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_Raising Stony Mayhall_, by Daryl Gregory
Bar Harbor
alexx_kay
Daryl Gregory is an author I am watching with close attention. I lovedlovedloved his first novel, hated his second. _Raising Stony Mayhall_, his third, I had mixed feelings about on first read, and never got around to reviewing. Having come up in conversation recently, I gave it a re-read, and liked it much better this time around.

This book is set in a universe where George Romero's 1968 film "Night of the Living Dead" was a documentary. The '68 outbreak was put down fairly successfully, but the world remains fearful of a second, worse outbreak. On the night of the '68 outbreak, a young woman is found dead by a roadside in Iowa, with a dead baby in her arms. Well, actually, an *undead* baby. The woman who discovers them decides to protect and shelter the babe. Eventually, mysteriously, he begins to grow up. This is his story.

So, it's a zombie story, and, at least at first, a YA coming-of-age novel. That changes radically when he discovers that he isn't the only 'surviving' undead from the first outbreak. To try to pin this book down to any small number of genres is to deeply misunderstand Gregory as an author. He's a man who *loves* genres, and both understands and abides by their rules. But he will switch genres on you without warning, once a chapter or more, to tell the story he wants to tell. He's very much a 21st century author, a child of remix culture. So before it's done, this novel passes through political thriller, science fiction pastiche, horror novel (of course), post-modern literary fiction, and more (that would be spoilers to detail).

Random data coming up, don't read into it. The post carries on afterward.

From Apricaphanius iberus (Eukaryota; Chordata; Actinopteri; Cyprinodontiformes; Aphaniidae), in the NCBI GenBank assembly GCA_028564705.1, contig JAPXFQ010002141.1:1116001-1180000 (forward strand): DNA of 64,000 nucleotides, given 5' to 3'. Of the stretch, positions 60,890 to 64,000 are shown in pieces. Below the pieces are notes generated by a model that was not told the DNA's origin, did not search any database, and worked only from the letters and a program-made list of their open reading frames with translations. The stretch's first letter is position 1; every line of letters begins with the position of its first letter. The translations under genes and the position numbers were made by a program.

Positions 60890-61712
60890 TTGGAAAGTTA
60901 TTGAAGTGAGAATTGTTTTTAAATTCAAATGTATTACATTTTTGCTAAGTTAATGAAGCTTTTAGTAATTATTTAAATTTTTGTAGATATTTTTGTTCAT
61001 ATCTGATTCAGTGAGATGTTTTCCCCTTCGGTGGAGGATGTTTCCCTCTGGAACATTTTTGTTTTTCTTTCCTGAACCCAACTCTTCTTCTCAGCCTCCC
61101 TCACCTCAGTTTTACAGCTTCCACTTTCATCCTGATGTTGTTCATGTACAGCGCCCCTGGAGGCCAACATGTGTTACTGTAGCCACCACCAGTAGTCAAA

I think that's why I had mixed feelings on my first read. I enjoyed each of the genres that this novel turns into, but I wanted more of each of them and missed them when they switched. But Gregory is a parsimonious writer. On a second read, I appreciated how much evry piece of the book was necessary, with no wasted scenes. Even some seemingly-minor tidbits of youthful characterization turned out to be important plot setup. In one bravura section, he takes plot incidents that other writers would spend a hundred pages on, and reduces it to a single-page bullet list summary, because that's all that's really needed for the story he wants to tell.

This is a book that will confound your expectations. If you're the kind of reader who can deal with that, it's highly recommended.
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Huh. Might either be awesome for me or horrendously frustrating...

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